The annular ring 10 may include a plurality of dimples 12 or the like for attaching the suspension members 16 to the ring. As shown in FIG. 1, these dimples may simply comprise portions of the ring which are mechanically deformed to project out of the plane defined by the rest of the ring. The suspension members may be attached directly to the dimples, such as by snugly tying the suspension members thereto. In a preferred embodiment, however, a standard snap swivel 14 of conventional construction is employed. The snap swivel desirably fits snugly about a dimple of the ring to hold the suspension member in place on the dimple.
As noted above, the suspension members are desirably attached to the ring at equally spaced intervals. Hence, the dimples 12 may be positioned at locations spaced equiangularly about the generally circular ring. This not only serves to properly position the suspension members with respect to the ring, but also reduces the tendency of the net 30 to bunch up at one side of the ring. The dimples and the suspension members attached thereto will effectively block strands 31 of the net from sliding around the ring to collect at one side.
As noted above, the net 30 is desirably generally conical in shape. This conical shape defines an apex 32 which is desirably substantially centered with respect to the periphery of the net. When the apex is so centered, the axis of the annular ring will substantially pass through this apex. When deployed, the apex 32 is spaced rearwardly (to the right in FIG. 1) of the plane of the annular ring, thereby defining a generally conical cavity within the net bounded at its periphery by the ring 10.
A weight 40 is attached to the net by means of an elongate leader 42. This weight may be of the type commonly used in sports fishing, which weights are generally made of lead. The optimum mass of the weight 40 may vary depending upon the conditions of the body of water. Generally speaking, a heavier weight would be desired in rougher conditions while calmer water conditions would permit the use of a somewhat lighter weight. It has been found that a standard 10 oz. pyramid lead weight is suitable even for fairly rough water conditions, while a 5 oz. pyramid lead weight will usually suffice in calmer waters. Both of these pyramid lead weights are widely commercially available.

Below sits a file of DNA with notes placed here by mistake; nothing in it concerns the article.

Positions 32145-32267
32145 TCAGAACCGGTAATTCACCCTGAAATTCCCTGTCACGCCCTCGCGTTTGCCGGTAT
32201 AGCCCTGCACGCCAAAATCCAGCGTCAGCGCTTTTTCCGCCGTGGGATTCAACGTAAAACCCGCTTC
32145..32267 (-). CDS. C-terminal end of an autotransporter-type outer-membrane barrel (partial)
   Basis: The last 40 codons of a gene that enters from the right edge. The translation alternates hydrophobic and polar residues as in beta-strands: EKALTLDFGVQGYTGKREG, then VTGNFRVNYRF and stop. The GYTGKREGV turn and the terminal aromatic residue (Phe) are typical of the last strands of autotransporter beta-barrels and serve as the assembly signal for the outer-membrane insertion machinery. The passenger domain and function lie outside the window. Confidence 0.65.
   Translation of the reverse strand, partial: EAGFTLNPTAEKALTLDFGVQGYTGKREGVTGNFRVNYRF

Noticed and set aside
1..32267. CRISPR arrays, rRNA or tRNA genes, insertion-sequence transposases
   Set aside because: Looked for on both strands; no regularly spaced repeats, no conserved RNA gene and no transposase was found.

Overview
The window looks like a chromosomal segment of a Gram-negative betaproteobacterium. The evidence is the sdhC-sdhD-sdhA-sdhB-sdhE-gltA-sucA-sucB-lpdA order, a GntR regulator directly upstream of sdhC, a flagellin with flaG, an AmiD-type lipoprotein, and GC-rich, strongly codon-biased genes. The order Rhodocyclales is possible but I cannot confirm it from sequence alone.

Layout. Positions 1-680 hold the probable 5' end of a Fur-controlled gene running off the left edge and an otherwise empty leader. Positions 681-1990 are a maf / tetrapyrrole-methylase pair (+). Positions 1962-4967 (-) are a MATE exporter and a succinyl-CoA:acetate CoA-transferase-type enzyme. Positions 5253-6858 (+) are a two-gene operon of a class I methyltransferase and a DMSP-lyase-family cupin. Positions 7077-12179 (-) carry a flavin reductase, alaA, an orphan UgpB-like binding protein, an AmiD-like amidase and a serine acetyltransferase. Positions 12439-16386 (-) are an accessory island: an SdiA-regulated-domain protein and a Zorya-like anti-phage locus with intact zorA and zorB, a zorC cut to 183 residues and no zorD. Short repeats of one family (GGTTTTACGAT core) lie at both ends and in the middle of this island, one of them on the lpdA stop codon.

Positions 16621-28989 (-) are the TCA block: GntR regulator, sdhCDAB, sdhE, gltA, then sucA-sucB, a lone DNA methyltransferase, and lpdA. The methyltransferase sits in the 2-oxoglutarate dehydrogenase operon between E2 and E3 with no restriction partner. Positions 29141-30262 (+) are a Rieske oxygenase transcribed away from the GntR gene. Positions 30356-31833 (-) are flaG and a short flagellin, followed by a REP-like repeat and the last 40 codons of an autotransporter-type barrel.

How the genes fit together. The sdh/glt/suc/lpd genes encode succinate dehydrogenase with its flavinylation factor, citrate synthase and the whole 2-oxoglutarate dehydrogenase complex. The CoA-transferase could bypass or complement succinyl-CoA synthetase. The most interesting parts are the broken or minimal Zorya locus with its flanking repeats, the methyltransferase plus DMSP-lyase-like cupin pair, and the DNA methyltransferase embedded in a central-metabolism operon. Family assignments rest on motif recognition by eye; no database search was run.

The weight 40 may be attached to the leader 42 by any desired means. In a preferred embodiment, though, a standard snap swivel 44 of the type used in sports fishing is employed. This swivel permits the weight to spin with respect to the leader when the rig is cast by an operator, avoiding any tangling of the leader. Such snap swivels also allow a user to relatively easily change the weight 40 to account for varying water conditions, as noted above.
One further advantage of using such a snap swivel is that if the weight 40 becomes snagged on the bottom of the body of water, the swivel can break and allow the rest of the rig to be saved. In a preferred embodiment, a snap swivel having a tensile breaking strength of approximately 60 pounds is used. The rest of the device is preferably designed to withstand significantly more than that load, such as approximately 160 pounds. Thus, the swivel is essentially a "weak link" in the design. Hence, if the weight becomes caught on something on the bottom of the body of water, the swivel will break before the rest of the device will fail, permiting the rest of the device to be retrieved intact.
Although the lead 42 may be formed of any useful material, such as string or standard fishing line, crabs are known to be able to cut through some materials with their claws. Thus, it is better to use a somewhat stronger material, such as a metal. Lighter gauge metal wires will tend to fail due to repeated flexing over time as the device is cast and retrieved during storage and redeployment of the device. Accordingly, a leader having a somewhat higher flexural strength, such as a stranded steel cable, has been found to provide a more durable product.
In the embodiment shown, the leader 42 is attached to the net 30 at a position generally adjacent its apex 32. As the apex is preferably positioned generally along the axis of the annular ring 32, this will tend to dispose the weight 40 toward a position along this same axis when the device is being cast. Having the apex and the weight generally centered along this axis provides a center of gravity for the structure which also lies generally along this axis. This provides for a more stable flight when the device is cast, greatly enhancing the ability of the operator to cast the rig a greater distance. The leader 42 may be attached to the net by any of a wide variety of attachment means. As explained in more detail below in connection with the bait sack 50, though, a clamping means 54 is used to both attach the leader to the net as well as to define the bait sack 50.